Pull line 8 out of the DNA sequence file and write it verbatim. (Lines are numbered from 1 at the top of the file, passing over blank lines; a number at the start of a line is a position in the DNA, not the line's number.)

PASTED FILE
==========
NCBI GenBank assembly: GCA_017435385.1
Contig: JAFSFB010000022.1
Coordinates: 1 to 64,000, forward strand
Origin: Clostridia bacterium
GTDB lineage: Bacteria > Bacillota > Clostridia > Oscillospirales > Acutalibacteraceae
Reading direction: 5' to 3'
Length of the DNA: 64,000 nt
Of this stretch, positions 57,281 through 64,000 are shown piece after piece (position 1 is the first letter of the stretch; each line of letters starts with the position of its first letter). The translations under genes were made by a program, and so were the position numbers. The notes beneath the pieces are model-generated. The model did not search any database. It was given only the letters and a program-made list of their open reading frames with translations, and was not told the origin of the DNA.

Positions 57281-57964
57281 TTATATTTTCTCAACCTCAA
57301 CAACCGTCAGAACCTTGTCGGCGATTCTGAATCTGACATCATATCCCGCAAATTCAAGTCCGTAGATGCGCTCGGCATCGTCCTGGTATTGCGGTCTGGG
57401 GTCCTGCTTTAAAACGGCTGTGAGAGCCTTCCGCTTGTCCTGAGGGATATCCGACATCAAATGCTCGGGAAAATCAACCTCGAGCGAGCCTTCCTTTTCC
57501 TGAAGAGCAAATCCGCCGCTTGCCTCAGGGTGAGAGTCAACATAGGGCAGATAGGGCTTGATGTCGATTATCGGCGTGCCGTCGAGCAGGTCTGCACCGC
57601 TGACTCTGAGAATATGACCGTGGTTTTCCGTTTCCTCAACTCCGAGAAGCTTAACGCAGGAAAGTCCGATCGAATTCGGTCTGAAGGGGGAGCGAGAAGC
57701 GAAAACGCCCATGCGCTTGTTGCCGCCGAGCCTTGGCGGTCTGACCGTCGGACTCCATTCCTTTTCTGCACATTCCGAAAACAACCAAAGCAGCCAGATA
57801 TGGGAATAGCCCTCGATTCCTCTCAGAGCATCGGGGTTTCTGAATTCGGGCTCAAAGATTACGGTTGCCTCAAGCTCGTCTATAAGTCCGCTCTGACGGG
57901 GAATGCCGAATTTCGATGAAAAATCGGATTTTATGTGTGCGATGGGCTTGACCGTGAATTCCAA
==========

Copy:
Of this stretch, positions 57,281 through 64,000 are shown piece after piece (position 1 is the first letter of the stretch; each line of letters starts with the position of its first letter). The translations under genes were made by a program, and so were the position numbers. The notes beneath the pieces are model-generated. The model did not search any database. It was given only the letters and a program-made list of their open reading frames with translations, and was not told the origin of the DNA.